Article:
The Latest: Republican Cox won’t offer position on Kavanaugh
SAN FRANCISCO (AP) — The Latest on a debate between California’s candidates for governor (all times local):
Republican candidate for California governor John Cox didn’t say whether he supported the appointment of Brett Kavanaugh to the U.S. Supreme Court.
Cox said during a debate Monday that he’s focused on California issues and is “not going to get into the middle” of the appointment.
Cox says the allegations of Christine Blasey Ford deserved to be heard. She says Kavanaugh assaulted her at a party when both were in high school. Kavanaugh denies the allegation.
Democratic candidate Gavin Newsom says Kavanaugh is going to play a major role on issues that matter to California such as reproductive rights. He opposed the nomination.
California’s Democratic candidate for governor is highlighting his Republican opponent’s similarities to President Donald Trump on immigration and environmental policy.
Republican John Cox advocated for repealing California’s so-called sanctuary state law that limits cooperation with federal immigration authorities during a debate Monday with Democrat Gavin Newsom.
Newsom says the law protects immigrants and keeps communities safe. He used Cox’s opposition to the law and support for building a border wall to draw parallels with the president, who is unpopular in California.
On environmental policy, Cox said he thinks California needs to consider the economic costs of fighting climate change.
Newsom, meanwhile, worked to tie Cox to Trump’s decision to withdraw the United States from an international climate agreement aimed at reducing emissions.
California’s two candidates for governor split markedly on criminal justice issues in their first and only debate.
Republican John Cox on Monday opposed new laws that open up police records, criticized departing Democratic Gov. Jerry Brown and says he would concentrate on keeping guns out of the hands of the mentally ill over other gun control measures.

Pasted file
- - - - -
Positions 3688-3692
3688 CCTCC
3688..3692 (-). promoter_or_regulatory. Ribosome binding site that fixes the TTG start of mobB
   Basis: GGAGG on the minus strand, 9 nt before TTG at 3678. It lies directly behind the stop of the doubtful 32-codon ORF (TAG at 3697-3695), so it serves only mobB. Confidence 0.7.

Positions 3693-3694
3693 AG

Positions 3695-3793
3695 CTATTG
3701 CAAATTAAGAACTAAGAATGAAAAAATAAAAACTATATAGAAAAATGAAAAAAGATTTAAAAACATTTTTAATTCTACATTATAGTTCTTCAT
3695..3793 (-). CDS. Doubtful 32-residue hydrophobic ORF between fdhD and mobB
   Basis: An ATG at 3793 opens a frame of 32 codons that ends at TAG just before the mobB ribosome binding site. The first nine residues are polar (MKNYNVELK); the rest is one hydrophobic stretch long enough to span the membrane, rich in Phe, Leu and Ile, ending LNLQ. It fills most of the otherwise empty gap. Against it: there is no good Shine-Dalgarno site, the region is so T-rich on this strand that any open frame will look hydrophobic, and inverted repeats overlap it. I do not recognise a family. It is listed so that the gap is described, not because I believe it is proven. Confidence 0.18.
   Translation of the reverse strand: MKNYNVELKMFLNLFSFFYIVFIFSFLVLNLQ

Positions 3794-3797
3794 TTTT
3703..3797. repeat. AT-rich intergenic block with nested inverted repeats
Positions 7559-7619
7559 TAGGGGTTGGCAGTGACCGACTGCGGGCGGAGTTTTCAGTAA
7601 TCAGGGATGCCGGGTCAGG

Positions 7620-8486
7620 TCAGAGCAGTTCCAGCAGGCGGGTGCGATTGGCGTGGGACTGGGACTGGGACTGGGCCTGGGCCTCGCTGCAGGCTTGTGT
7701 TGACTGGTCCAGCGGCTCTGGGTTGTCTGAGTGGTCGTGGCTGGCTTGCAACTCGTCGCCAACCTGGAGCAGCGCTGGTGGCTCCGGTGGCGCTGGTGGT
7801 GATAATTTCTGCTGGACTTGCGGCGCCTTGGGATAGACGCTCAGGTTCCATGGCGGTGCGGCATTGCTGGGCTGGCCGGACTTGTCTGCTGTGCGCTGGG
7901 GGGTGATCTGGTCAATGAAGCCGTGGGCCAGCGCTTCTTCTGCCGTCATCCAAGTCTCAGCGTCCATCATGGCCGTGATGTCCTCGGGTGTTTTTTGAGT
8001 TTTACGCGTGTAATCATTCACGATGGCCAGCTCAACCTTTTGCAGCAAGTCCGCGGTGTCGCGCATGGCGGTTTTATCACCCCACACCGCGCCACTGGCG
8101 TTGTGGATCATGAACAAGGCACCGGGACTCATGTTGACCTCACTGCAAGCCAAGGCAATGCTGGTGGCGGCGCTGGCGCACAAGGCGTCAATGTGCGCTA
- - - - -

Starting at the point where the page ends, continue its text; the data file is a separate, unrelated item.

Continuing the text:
Cox also urged the media to stop publicizing the names and photographs of mass shooters.
Democrat Gavin Newsom says Cox’s proposals hide his opposition to gun control. Newsom would expand on Brown’s criminal justice reforms.
The candidates also clashed on California’s recent decision to eliminate of money bail.
Newsom says the old system harms the poor and racial minorities. Cox says doing away with it eliminates the bail industry.
The candidates for California governor are highlighting different strategies for building more housing.
Republican John Cox said during a Monday radio debate that he would change environmental regulations. He says as governor he would cut back on those regulations to make housing construction cheaper and faster.
Democrat Gavin Newsom points to tax reform as a way to spur local governments to approve more housing. He says he would try to change laws that limit property tax revenue for cities because he said they can act as disincentives for housing construction.
Cox also says it’s important to maintain local control over housing while Newsom emphasizes creating statewide housing goals.
Both emphasized the importance of increasing the rate of housing construction as the state faces a severe shortage.
Both candidates for California governor both say affordability is a central issue in the race.
Democrat Gavin Newsom and Republican John Cox said Monday that the cost of housing is a serious problem that the next governor must address.
The two are participating Monday in their only scheduled debate.
Newsom says California is both the richest and poorest state, and the state must to a better job addressing inequality.
Cox says Californians should live in a state where they can afford to buy a house or pay their rent and not encounter homeless people on the streets.
He blames Newsom and interest groups in Sacramento for driving up prices.
The two men hoping to be California’s next governor are preparing to meet for what’s likely to be their only one-on-one debate.
Republican John Cox and Democrat Gavin Newsom will debate Monday morning at San Francisco public radio station KQED. The hour-long session will not be televised but will be offered to radio stations to broadcast around the state.
The debate will be a crucial opportunity for Cox to get his message out or try to trip up Newsom. He has trailed Newsom in polls and fundraising. The impact from a radio-only daytime debate could be limited, though.
Cox is a lawyer, accountant and investor from the San Diego area who has never held elected office. Newsom is California’s lieutenant governor and former San Francisco mayor.